Use a transaction group to record all such totalizers together at your desired minimum analysis interval (one minute, perhaps). With that recording, the total for any time period that is within the rollover limit is simply the delta between the last value before the period and the last value in the period. (Or first value within to first value after–just be consistent.) Outside the rollover limit, compute for each largest standard period within the rollover limit and sum those.
Phil, how do you handle the “roll overs”? I would imagine some “if” statement to check if previous number is larger than new number (or vice versa) then add the remaining portion up to the maximum value of the 32-bit number. Also, is the transaction group scalable to cover hundreds of tags? In other words, we use UDTs so when we have a new flow meter, just add to tag browser and voila!..data is historized. If using transaction groups, we’d have to remember to update that as well with the new totalizer tags. Am I understanding this correctly?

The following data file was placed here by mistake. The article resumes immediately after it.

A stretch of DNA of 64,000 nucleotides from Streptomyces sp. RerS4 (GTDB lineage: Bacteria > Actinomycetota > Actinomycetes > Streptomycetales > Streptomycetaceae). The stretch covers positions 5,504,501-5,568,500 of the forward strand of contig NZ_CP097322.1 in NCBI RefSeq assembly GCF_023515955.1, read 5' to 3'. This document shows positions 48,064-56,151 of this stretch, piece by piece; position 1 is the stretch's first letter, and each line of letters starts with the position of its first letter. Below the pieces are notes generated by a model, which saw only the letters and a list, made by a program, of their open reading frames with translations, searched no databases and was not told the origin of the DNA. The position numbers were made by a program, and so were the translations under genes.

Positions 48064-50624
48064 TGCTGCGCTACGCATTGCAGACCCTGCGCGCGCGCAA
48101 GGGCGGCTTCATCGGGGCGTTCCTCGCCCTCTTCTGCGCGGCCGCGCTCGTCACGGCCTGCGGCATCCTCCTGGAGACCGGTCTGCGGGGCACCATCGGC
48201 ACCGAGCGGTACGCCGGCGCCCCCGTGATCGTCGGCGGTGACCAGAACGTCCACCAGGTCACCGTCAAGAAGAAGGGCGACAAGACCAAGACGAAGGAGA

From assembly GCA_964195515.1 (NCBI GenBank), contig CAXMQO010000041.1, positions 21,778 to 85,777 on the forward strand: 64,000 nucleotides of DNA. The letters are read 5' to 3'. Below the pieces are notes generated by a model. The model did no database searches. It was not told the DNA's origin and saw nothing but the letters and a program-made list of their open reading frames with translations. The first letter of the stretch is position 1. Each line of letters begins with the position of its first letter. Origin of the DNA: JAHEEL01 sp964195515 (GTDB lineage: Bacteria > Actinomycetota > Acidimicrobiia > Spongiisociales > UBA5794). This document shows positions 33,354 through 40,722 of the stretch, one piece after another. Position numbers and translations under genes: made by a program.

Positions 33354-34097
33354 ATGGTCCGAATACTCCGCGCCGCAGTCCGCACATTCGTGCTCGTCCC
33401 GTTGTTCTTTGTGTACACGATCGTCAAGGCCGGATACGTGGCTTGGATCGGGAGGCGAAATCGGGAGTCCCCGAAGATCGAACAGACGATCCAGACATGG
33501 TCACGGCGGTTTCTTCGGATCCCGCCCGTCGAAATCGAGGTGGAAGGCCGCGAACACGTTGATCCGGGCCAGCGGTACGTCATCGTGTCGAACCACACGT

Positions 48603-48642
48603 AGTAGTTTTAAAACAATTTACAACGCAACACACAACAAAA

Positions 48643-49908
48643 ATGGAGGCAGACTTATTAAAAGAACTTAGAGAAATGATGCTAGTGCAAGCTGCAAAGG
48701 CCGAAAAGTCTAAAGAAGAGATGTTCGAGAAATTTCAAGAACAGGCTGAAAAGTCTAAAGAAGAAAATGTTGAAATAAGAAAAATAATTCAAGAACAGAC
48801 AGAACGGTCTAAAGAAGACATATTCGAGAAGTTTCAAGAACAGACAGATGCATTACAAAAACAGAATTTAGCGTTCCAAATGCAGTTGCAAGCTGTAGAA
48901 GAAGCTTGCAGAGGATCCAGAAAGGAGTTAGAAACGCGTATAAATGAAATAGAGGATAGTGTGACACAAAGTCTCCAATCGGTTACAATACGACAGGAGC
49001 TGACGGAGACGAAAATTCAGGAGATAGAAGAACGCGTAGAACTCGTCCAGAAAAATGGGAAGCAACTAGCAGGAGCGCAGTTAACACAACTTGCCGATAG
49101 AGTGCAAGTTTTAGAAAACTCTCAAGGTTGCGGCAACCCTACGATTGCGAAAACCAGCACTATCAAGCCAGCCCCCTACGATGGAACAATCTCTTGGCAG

I’m liking this approach, but it would mean having to go back and update hundreds of objects in the PLC (Allen-Bradley Plant PAX objects)…doesn’t sound like its going to happen overnight.
Most PLCs, including AB, will silently rollover when adding to an integer when at or near the max value. In older PLCs, you might need to set a config parameter to allow it.
Most databases don’t have a problem with many columns. You might want to break it up by plant area or similar. And yes, you’d have to manually do this. If it must be automated, consider using a gateway timer script instead of a transaction group.
Do your totalising in the PLC, then use a transaction group to push the hourly or daily total to a database table. It would be prudent here to do some buffering/StoreAndForward array in the PLC in case your transaction group fails. I would generate the timestamp, value, totaliser ID/Name from the PLC when the totaliser is reset and not depend on when the transaction group actually executed. Ensure PLC clock is in sync with Ignition, there are many ways to do that.